The media are having great fun with this child benefit cut
The lefties naturally oppose any cut (despite it being against high earners...) and the Mail who usually rail against benefits, despise the cutting of middle-class benefits - so nobody's happy
But I have to ask - is it really that bad?
The Tories, and many supporters, will admit it's ridiculous to pay the wealthiest people (e.g. David Cameron, who can claim £2,500 if he chooses) benefits - and I point to the decent tax breaks in their stead being a far more sensible option than taxing and repaying the middle classes
So why is twenty quid a week so important? Everyone, including families (particularly at the bottom), will have gained hundreds in tax breaks by 2013, so what if we cut off the top 15% from a fairly minor benefit?
We have a huge welfare bill, and a small chop from those who can probably afford it, seems very reasonable to me
There are some notable problems, I admit - the main one being that a family can earn 35 grand twice and keep it, while a sole earner on 50 cannot, thus penalising stay-at-home-mother families
However, how many are being hit by this 'rough justice' as Philip Hammond put it? As he pointed out - the median earnings for a couple both under 44 grand is only 46, while sole earners were in the seventies
In short, just how many people are at the bottom end of this scale - i.e. sole income families earning around 45k? The stats show that the very few people who do live off one wage these days need a little bit more than the higher rate threshold anyway - you will always find people who do exceedingly well from a situation, and those who get caught out quite badly - that's the Mail's job
But as long as it remains a few this is a rather painless cut to the vast majority of people, and is highly unlikely to put anyone into poverty, if it does, I apologise, but I'll take the risk
I agree it's in principle unfair, and a few will benefit to the detriment of others - but the fact is the PAYE system is much, much easier to base this on than means testing all claimants, and therefore more cost-effective - I challenge you to work out a simple way of cutting an unnecessary benefit while keeping it totally fair
I agree it is against traditional Tory principles, they support stay at home mothers, but that's their problem, not mine, I think that's a more philosophical debate for them, for the rest of us however, it will have a tiny impact on families who can largely afford it
Likewise, the 'universality' line they used in the election is going to come back and bite them, because it is a break - they can claim they didn't win the election but who seriously believes this one was caused by the Liberals? They should be cutting extravagant benefits anyway - get some balls, and don't lie in your manifesto (it's not technically lying if you don't win...)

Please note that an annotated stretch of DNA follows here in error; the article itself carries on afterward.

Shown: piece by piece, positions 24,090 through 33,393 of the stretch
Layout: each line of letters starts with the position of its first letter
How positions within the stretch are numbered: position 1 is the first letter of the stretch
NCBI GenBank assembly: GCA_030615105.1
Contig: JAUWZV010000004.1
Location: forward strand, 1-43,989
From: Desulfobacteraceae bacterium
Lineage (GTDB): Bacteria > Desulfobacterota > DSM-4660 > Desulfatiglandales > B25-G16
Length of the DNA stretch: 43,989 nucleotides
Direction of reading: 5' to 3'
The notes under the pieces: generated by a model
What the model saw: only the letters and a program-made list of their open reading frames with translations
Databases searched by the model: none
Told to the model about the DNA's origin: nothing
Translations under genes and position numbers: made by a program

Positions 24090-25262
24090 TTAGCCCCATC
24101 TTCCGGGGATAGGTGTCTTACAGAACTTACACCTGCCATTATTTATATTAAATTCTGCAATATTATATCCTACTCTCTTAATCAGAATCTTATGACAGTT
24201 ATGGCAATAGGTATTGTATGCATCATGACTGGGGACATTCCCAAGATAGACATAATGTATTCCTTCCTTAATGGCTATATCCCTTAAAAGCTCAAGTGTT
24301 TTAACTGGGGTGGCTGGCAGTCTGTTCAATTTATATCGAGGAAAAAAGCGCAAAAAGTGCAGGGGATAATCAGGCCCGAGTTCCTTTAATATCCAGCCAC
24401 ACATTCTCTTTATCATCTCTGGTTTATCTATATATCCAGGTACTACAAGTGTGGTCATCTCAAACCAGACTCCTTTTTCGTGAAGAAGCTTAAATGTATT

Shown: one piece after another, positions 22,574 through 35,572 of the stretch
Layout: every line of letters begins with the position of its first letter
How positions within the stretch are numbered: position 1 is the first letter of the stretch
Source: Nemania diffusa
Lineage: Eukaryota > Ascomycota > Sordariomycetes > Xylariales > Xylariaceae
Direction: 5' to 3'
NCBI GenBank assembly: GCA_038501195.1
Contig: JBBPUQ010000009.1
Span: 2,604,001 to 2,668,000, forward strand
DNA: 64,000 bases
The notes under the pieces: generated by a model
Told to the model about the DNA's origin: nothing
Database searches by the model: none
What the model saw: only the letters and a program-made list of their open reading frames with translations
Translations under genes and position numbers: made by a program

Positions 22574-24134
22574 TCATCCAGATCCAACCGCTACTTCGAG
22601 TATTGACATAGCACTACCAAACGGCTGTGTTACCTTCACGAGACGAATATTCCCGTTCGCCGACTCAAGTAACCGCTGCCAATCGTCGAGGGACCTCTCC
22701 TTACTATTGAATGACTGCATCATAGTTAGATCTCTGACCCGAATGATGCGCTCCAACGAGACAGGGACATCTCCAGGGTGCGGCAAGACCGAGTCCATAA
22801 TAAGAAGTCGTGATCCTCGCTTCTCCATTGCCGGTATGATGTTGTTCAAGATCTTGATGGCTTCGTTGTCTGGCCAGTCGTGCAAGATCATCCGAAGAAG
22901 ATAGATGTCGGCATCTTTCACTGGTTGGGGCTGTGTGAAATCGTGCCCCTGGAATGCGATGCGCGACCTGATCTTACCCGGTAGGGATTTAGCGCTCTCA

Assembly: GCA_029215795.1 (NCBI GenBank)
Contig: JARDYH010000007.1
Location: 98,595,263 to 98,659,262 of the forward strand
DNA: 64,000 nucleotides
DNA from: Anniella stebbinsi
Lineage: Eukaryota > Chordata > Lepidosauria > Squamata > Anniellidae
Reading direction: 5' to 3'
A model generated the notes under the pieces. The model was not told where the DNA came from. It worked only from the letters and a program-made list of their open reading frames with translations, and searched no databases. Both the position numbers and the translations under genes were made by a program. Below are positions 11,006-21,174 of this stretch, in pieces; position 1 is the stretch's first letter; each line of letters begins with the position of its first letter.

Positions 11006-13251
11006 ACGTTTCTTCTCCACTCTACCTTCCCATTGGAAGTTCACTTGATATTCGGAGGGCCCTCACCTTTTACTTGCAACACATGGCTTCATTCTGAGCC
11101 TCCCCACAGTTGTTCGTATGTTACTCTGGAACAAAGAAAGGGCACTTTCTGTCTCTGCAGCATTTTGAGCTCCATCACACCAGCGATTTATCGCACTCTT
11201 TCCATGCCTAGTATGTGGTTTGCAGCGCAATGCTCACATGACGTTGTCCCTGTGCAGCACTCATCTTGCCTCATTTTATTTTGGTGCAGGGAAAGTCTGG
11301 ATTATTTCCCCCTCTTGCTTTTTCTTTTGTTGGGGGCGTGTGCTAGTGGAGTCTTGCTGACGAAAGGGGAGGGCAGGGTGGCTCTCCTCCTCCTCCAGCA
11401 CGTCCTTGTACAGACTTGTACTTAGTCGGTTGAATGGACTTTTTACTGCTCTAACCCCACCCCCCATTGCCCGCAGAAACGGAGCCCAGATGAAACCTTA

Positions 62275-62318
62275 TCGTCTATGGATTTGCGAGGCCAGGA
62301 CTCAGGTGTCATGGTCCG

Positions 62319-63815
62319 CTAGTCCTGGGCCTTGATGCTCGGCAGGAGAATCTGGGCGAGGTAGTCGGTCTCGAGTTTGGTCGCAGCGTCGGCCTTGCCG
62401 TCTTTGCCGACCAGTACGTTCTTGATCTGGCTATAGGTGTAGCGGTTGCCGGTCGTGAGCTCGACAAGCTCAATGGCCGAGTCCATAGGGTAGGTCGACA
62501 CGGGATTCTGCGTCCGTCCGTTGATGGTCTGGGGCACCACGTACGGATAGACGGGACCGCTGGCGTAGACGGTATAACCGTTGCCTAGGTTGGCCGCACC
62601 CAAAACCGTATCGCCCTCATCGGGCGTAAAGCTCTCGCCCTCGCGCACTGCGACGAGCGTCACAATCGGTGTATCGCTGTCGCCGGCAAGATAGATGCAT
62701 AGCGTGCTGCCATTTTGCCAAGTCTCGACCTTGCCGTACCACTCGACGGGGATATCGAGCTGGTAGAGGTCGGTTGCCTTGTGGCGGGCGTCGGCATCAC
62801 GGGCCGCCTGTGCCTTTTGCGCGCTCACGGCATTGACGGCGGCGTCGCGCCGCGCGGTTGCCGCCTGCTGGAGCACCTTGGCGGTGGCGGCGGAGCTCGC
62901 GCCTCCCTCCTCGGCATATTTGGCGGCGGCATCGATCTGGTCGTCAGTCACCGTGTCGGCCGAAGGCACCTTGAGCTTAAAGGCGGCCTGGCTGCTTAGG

It's a few grand (tops), to those who are paying higher rate tax - I bloody wish I was paying higher rate tax...
Also, I must take issue with the man in the Newsnight crowd who claimed it went against aspirational values - i.e. people wouldn't aspire to earn 44k because they might lose a benefit of 20 quid a week
Does he not understand maths? If they are aspirational, all they have to aspire to is 47k before they wipe out the perceived loss (dependent on number of kids) and they are back in 'aspiring' territory - do people just get to the threshold and sit there forever more?
With the increase in the tax threshold and allowances we are getting a good deal for losing a bit at the top end - it's unlikely people are going to be worse off in general when you look at the overall picture of taxation, so I think this is a perfectly fair, and rational, decision
In my mind (though I doubt anyone else's), surely the Lib Dems are doing well here - without them we wouldn't have got the big increases in the allowance, and with them this wouldn't have been cut - I doubt anyone will note that they're the ones with the popular policies, however
Also this 'no families on more than 26k of benefits' needs some fleshing out - is that 'every' benefit? And how do you keep tabs on all the various payments made?
I agree it needs doing (and frankly 26k is too high), but it's going to be bloody difficult when you consider housing costs in certain areas (as Nick Robinson points out)
But this is way more fun than the sodding Labour soap opera
Update: The BBC are using 'human' stories from the people to point out the flaws (which are obvious)
'Trisha' from Hertfordshire claimed it was the only income she gets - right, besides the 44k+ that you get from your husband/partner?
Let's break that down - you are 'earning' £20 or £34 (average number of kids is two) a week, this is what? Spending money? That's not even a weekly grocery shop! Meanwhile, post tax your family earns roughly £610 a week minimum - otherwise equivalent to £2,500 a month against £130 (and that's minimum)
In no one's world is this your sole income, it's nice to get money but do you really need it? I am working on highly conservative estimates here, and while all cash is nice it is not an 'income' - it's a small supplement
Is Trisha's hubby getting 45k? Or is he getting more, like, say an MP? (I'd be interested to know where we draw the 'fair' line) And by 2013 will her kids be at school and will she be able to balance her budget so that this two grand a year fall in revenue can be expected, seeing as it's announced nearly three years in advance
Get a grip, people